Standardized Data Exchange with SDMX: a Case Study

May 28, 2009

What does the U.N. and E.U. have in common with the World Bank and the European Central Bank? They want to exchange statistical data in an uncomplicated manner. Out of this need has grown the SDMX standard and its respective tools, as a case study by the Open Source Observatory and Repository (OSOR) information service has revealed.

The higher the goal, the longer it takes. In 2001 Europeans thought it might be wise to develop a common information management standard. What grew out of it was the XML for DATA Interoperability in Statistics (X-DIS) program, the standard for exchange of statistical data and metadata. In 2005 the E.U. approved the seed funding for a European project to implement the X-DIS standard, called the SDMX Open Data Interchange (SODI).

Statistical Data and Metadata Exchange (SDMX) is recognized by the International Standards Organization as the ISO 17369 standard. It describes the preparation of statistical data using XML in the form of tables and graphs. The standard is sponsored by the IDABC (short for the daunting name Interoperable Delivery of European eGovernment Services to the Administrations, Businesses and Citizens), but also by the U.N., the Organization for Economic Cooperation and Development (OECD), the European Central Bank (ECB), the International Monetary Fund (IMF) and the Bank of International Settlements (BIS). According to the case study, the SODI organizations generally give their Java software away free under the European Union Public Licence (EUPL).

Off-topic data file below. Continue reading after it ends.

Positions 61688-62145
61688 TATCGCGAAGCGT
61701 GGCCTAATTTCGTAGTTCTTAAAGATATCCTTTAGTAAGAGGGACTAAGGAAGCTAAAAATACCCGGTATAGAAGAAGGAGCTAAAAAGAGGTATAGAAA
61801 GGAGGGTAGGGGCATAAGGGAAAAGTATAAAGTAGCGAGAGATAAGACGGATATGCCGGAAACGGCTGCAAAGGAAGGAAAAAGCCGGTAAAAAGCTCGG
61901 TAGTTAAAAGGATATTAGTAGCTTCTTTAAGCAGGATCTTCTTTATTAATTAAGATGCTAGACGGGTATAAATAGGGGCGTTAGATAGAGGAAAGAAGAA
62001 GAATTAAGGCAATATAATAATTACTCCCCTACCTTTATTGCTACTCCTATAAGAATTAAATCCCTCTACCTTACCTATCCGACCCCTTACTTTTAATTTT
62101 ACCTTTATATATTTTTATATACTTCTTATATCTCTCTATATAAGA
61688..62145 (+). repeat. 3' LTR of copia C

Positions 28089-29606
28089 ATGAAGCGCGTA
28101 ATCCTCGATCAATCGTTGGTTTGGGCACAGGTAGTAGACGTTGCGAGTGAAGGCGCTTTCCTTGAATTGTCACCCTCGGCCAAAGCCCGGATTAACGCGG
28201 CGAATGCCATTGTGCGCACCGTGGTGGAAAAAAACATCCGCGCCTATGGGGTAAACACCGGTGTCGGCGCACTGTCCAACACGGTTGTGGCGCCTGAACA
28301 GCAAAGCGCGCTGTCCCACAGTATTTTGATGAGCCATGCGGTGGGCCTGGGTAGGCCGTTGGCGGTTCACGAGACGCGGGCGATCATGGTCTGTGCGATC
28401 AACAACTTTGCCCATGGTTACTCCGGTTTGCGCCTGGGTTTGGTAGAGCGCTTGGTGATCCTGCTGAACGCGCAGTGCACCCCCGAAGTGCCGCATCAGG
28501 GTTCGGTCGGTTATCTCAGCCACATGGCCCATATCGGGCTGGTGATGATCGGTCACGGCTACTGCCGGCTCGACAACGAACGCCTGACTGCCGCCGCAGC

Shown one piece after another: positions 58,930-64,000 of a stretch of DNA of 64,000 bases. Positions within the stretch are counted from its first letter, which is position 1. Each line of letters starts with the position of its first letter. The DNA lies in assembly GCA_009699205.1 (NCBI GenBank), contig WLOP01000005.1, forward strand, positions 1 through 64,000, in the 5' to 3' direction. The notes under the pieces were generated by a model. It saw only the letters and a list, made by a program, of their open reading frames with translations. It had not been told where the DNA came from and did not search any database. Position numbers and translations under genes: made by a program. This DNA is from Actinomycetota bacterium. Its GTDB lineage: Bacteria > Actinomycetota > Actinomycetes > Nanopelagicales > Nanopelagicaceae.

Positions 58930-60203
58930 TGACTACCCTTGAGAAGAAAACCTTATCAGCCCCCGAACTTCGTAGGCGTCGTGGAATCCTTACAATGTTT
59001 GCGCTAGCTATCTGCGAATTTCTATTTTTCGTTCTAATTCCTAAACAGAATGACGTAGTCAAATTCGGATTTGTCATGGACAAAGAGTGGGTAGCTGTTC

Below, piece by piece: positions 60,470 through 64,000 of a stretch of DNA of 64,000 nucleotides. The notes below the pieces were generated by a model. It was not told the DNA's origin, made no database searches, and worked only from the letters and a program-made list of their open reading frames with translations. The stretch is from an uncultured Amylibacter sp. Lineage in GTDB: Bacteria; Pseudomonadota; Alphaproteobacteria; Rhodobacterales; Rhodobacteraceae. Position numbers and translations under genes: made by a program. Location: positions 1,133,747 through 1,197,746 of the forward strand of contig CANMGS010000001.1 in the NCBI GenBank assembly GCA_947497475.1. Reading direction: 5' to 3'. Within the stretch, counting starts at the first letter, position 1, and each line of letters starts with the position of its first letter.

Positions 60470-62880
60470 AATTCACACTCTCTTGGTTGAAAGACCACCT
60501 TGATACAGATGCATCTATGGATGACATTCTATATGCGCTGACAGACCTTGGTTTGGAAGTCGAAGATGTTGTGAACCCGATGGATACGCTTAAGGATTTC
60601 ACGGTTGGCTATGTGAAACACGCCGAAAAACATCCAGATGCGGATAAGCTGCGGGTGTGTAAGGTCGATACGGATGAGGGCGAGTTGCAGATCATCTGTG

Immediately available from OSOR are the SDMX Framework and SDMX Converter. The SDMX.org website also provides the text to the SDMX Technical Standards.

The nine-page report is available online in ODT and PDF formats from the OSOR Case Studies website. Its author, Gregor Bierhals, is a researcher at the joint venture of Maastricht University and the United Nations University (UNU-MERIT) in Maastricht, Holland.

The European OSOR information service has a mission to "support the collaborative development of Open Source Software (OSS) applications and solutions, particularly cross-border collaborations and exchanges of knowledge and software." Since some time it has sponsored an "OSOR.eu Forge" collaborative open source development environment. OSOR is part of the IDABC Unit managed by the European Commission's Directorate-General for Informatics. IDABC is tasked until the end of 2009 to "encourage and support the delivery of cross-border public sector services to citizens and enterprises in Europe."

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